•NIH will continue to partner with publishers to promote publication of such research results. The “Sex-specific Research” report recommends making reporting of the sex of lab animals and human subjects a criteriafor publication in medical and scientific journals. These journals should also encourage presentation of sex-specific results.
Overall, the Federal government has reacted swiftly to national concernover inequity in biomedical science that was amplified by the growing national conversation. The report finds that more than twenty years afterlegislation that mandated the inclusion of women and minorities inresearch funded by the National Institutes of Health (NIH), many women are receiving recommendations from their doctors for prevention strategies, diagnostic tests and medical treatments based on research that has not adequately included or reported results on women. It called for a number of recommendations, including the potential for additional legislation if steps are not taken to strengthen research regulations from funding and regulatory agencies.
Congress has been swift in reacting to these inequities. Earlier this month, members of Congress, including Senators Elizabeth Warren and Kirsten Gillibrand, requested that the Government Accountability Office (GAO) study whether or not the level of participation of women in clinical trials is sufficient for researchers to provide meaningful results. In addition to the GAO request, Congressmen Henry Waxman and Frank Pallone requested a hearing to examine the progress made on the inclusion of women and minorities in health research and Congresswoman Rosa DeLauro held abriefing on the importance of examining these differences and how Congress can facilitate policy solutions that will improve the health for both women and men.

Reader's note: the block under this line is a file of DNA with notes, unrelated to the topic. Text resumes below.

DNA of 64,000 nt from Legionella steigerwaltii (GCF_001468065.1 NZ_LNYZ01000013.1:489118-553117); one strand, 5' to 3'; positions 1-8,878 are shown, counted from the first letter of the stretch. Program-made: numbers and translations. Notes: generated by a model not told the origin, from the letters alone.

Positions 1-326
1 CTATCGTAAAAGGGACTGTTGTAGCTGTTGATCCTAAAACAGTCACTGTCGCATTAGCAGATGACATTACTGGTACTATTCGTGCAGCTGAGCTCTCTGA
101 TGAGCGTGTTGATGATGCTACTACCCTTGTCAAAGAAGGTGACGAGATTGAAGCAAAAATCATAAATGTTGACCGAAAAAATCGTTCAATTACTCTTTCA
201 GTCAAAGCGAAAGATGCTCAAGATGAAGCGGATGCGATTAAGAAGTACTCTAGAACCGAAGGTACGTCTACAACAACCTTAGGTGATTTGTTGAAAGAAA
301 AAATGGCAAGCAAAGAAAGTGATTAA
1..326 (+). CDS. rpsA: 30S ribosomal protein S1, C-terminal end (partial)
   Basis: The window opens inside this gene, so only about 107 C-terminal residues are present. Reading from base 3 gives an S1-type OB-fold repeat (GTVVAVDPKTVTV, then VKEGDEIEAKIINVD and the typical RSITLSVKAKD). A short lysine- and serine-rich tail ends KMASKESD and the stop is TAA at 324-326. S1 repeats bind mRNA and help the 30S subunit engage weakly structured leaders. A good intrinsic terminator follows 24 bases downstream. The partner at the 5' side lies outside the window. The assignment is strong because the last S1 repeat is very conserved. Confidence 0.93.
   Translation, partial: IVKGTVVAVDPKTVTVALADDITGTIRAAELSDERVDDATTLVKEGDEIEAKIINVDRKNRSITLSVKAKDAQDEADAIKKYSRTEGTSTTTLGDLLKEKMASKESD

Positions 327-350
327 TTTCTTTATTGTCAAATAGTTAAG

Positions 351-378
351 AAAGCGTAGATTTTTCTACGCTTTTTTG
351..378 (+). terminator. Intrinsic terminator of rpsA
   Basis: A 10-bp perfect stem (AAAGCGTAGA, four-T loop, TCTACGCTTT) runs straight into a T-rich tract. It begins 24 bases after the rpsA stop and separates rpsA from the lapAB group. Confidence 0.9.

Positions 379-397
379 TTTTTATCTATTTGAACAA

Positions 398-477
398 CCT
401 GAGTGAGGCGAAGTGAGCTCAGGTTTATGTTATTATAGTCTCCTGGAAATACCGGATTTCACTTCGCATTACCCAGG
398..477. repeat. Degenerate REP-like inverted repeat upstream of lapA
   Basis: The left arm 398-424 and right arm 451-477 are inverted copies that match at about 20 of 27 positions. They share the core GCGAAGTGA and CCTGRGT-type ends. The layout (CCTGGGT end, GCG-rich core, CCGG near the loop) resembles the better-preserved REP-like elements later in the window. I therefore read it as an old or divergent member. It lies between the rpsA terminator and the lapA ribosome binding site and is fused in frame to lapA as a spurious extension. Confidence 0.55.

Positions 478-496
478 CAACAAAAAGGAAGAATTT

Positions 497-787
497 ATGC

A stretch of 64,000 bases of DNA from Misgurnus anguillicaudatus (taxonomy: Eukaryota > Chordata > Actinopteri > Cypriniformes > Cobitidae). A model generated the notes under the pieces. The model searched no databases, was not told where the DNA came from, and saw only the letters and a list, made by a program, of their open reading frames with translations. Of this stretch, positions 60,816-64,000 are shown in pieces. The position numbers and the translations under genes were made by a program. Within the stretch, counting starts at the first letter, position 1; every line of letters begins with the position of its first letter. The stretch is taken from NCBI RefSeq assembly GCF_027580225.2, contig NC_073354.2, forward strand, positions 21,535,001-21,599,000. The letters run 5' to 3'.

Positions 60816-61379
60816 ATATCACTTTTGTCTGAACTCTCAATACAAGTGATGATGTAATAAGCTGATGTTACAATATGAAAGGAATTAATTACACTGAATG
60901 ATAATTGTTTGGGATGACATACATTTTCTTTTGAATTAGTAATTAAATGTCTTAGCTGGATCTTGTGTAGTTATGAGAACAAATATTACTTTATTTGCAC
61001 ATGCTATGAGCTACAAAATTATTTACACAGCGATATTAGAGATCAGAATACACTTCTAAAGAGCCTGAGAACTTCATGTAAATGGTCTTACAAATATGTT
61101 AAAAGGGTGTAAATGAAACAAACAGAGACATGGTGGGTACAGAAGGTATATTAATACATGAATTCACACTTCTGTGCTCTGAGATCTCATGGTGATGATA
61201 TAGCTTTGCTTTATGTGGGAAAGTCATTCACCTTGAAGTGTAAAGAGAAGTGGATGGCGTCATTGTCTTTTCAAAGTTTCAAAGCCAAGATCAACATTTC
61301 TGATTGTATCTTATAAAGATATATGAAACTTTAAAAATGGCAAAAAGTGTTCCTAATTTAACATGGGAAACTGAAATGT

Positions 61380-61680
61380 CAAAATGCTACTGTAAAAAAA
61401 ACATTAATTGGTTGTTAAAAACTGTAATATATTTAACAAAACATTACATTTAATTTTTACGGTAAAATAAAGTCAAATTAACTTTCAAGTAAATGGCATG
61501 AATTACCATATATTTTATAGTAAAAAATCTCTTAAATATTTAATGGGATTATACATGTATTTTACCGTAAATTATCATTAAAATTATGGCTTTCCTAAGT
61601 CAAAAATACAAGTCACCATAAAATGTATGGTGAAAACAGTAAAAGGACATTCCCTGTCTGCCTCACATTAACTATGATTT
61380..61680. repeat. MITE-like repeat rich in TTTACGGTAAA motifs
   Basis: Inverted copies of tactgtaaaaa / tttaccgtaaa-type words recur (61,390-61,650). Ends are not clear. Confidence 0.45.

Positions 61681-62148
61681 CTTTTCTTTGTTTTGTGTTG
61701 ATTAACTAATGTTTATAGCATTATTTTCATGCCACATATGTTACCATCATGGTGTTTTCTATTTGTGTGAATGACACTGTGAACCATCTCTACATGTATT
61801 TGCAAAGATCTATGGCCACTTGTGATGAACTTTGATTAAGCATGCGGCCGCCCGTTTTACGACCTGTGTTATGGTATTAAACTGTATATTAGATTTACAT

Additionally, The Food and Drug Administration (FDA) is scheduled to produce an action plan addressing these issues as required by Section 907 of the Food and Drug Administration Safety and Innovation Act (FDASIA) enacted into law in 2012. This law addresses gaps in the participation of women, minorities and the elderly in clinical trials, the analysis of gender and other subgroup differences, and the availability of subgroup-specific data to clinicians, researchers and patients.
U.S. Senator Debbie Stabenow led a group of bipartisan women senators insending a letter to the Food and Drug Administration, urging that the action plan include a strategy for including more women and minorities in clinical trials to ensure accurate information on the safety and effectiveness of new drugs and medical devices is made available. The FDA also held a public hearing on the subject. The co-authors of the reporthave testified at the hearing and will submit written testimony derived from the new report’s findings.
To have seen this much progress, on the federal level alone, in such a short amount of time, really shows an awakening on the part of the general public as to the urgency of the science equity issue and its impact on health outcomes.